Review Summary: Dream Theater's spiritual rebirth also reveals Mangini's perfect musicianship - playing the beat instead of expressing it."You know, just to give you an idea of how deep this was to lose him, how difficult it was... after we got off the phone with him... I literally sat on the steps of my studio and cried. This is a guy who's a friend of mine, who we all love and admire. We didn't want to see it come crashing down."
– Jordan Rudess
At the heaviest anticipation of their career, Dream Theater's 11th studio album 'A Dramatic Turn of Events' arrives not only to show the result of Mike Portnoy's departure (who essentially led the Dream Theater fan club and served as producer on the majority of their albums), but the difference of his replacement Mike Mangini, a musician as proficient as Mike Portnoy who now has to fill the shoes of drummer Mike. The aforementioned quote begs questions as well, especially about Portnoy, as it doesn't explain the breakup at all. According to an interview with Rudess, the real reason stems from Portnoy acting as the 'Dream Theater police.' Then there is the complete and sudden reverberation in their career from their stylistic sound of Images and Words
, where A Dramatic Turn of Events
bursts with extreme creativity. Of course, the biggest debate of all is between the the effect that the two drummers had and will have on the band. Mangini avoids using any bombastic drum strokes as if he is being graded on proficiency instead of emotion, and it's hard to distinguish his drumming from a drum track when he avoids the technical prowess that many Dream Theater fans are anxious to see.
John Petrucci and Jordan Rudess now lead through a maze of songwriting, showing the freedom gained from Portnoy's departure. It's as if their entire studio sessions were accepted for the final release, which is great for prog fans, but disappointing to those expecting a successor to Black Clouds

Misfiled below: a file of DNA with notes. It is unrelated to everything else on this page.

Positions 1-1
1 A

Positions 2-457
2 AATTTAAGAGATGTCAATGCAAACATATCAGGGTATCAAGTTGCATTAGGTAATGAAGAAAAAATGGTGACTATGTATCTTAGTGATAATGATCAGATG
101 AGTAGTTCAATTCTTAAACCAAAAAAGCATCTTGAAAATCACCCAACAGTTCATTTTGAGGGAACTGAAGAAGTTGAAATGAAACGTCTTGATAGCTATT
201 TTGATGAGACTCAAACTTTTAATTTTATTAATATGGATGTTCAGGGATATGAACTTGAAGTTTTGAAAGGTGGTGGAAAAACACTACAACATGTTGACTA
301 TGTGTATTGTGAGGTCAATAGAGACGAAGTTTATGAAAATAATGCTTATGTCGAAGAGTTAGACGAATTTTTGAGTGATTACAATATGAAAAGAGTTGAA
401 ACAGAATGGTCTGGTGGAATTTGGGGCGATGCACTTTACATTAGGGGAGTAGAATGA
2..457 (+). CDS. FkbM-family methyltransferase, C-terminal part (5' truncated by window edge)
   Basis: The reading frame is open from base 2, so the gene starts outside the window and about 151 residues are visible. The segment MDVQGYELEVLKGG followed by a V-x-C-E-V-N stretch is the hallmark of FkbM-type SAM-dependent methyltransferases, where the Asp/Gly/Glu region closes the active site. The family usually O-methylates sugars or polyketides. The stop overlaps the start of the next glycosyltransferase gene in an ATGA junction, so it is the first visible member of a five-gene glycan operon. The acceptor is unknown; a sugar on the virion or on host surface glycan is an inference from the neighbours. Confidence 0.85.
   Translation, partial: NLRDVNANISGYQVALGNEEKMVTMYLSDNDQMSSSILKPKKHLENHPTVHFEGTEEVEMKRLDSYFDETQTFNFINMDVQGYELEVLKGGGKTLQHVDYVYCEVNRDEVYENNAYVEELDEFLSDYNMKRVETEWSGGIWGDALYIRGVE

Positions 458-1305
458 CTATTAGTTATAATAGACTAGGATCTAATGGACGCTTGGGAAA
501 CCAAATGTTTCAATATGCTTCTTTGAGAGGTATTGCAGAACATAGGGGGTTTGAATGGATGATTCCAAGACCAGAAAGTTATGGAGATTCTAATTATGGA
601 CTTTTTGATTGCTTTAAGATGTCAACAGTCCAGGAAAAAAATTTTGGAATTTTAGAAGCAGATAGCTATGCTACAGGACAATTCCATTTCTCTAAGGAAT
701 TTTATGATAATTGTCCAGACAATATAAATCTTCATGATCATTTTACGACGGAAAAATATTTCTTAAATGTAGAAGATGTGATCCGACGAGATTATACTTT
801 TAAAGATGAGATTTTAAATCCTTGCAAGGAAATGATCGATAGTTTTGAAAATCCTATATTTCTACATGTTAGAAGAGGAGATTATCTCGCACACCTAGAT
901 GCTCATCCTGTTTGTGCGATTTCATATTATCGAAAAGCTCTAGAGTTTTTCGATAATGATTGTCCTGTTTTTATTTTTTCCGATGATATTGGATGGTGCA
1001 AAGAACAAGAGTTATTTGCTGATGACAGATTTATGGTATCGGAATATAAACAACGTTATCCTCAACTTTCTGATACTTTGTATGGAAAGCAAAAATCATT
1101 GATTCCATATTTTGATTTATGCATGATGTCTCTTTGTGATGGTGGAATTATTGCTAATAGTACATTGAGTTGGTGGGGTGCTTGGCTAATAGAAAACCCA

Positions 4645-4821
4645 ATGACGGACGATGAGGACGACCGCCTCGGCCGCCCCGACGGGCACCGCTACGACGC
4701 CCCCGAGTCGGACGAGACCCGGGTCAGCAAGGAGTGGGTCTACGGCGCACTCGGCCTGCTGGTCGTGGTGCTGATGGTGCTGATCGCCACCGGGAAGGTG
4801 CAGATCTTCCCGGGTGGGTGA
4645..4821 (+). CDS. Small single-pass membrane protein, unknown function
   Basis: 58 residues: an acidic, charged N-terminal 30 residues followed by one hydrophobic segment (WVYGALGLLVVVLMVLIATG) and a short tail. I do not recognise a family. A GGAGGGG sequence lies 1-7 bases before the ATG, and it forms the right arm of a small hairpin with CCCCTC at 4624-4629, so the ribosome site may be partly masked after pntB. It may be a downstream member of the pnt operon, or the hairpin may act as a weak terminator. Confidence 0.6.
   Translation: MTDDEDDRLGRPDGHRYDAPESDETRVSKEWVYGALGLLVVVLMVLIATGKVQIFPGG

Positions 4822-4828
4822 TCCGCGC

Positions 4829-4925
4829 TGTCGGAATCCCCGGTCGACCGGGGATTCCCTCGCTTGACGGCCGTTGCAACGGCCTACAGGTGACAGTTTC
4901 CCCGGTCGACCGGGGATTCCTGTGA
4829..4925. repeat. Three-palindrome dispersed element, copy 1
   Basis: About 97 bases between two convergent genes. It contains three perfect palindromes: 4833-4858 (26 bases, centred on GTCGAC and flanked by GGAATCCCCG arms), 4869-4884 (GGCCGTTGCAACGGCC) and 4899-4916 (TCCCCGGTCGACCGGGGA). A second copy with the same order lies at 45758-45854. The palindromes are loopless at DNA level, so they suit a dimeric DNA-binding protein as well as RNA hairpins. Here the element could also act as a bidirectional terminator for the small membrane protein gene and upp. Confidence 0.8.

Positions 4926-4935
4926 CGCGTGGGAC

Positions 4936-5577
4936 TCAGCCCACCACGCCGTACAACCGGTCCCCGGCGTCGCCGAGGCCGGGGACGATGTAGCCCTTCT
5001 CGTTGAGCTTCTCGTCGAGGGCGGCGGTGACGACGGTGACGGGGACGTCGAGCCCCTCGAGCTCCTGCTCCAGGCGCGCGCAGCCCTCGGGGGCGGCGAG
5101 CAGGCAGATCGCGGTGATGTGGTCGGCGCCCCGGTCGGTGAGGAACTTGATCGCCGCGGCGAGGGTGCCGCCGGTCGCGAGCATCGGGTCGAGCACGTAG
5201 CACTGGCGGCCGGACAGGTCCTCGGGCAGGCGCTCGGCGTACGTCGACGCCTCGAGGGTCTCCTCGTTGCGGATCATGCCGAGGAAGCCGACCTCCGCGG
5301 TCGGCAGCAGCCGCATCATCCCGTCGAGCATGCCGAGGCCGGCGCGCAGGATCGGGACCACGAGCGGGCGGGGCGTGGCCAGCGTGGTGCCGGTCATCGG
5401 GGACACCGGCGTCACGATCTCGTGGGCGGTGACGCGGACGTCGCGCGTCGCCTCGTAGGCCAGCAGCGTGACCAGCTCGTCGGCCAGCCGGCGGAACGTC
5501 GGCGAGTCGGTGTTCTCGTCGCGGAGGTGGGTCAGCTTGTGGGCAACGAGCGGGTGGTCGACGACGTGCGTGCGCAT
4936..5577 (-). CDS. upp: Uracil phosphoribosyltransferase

. From a glance, the album caresses the edge of a hip-hop influence on 'Build Me Up, Break Me Down' and displays a tad too much piano alongside an album nearly built of ballads. ‘Far From Heaven’ is relaxing in a way that brings ‘Wait For Sleep’ to mind, except that there's a sense of a spiritual rebirth in the band. Previous Dream Theater songs were unanimously built through depression or a minor key, and now the band appears to be re-thinking their musical purpose with uplifting chords. A Dramatic Turn of Events
takes longer to sink in than Octavarium
or Systematic Chaos
, and Mangini appears to perfectly emulate the emotionless drum track that he was given to perform. Nothing here is as grandiloquent or profound as the four minute ending to ‘The Count of Tuscany,’ the brutal opening of ‘A Nightmare to Remember, ’ or the striking last moments of 'In The Name of God.'
The problem with this release is that Dream Theater forgets to discipline themselves, and that's precisely why Portnoy's departure is so important. A fan's idea of a Dream Theater album goes hand in hand with grasping culminations, perceptible drumming, and an album chalked full of small cordial details, and ironically, all of those are missing except for a uncontrollable amount of massive melodies and ballads. This isn't a Dream Theater record, it's a weird mix of bland drumming and keyboard wizardry with all the features from LaBrie and Petrucci's solo albums. The choruses of "Outcry"and "This is the Life" are beautiful, but only able to keep themselves afloat for a short while, simply because there's no real emotion without Mangini's passion. The keyboard technicality remains active on the four longer tracks, all gliding with wonder and enough maniacally twisted sections to make dwindling contemporaries Queensryche and Fates Warning lose count. While the lead single "On the Backs of Angels" starts the album off with a memorable motion, the ballad-half of the album tends to overstay it's welcome. Any attuned DT fan will find themselves pointing out numerous moments that shouldn't have existed on the record. Those fans should flock to "Breaking All Illusions," which is easily Myung's greatest achievement since "Learning to Live." There's always that tiny shred of hope that Portnoy will be offered to return to Dream Theater at some point in time, but it's more likely that they would rather try their hand at being more dramatic with two drummers in the same way that Iron Maiden has three guitarists. Whatever, at least in that case Portnoy would be back.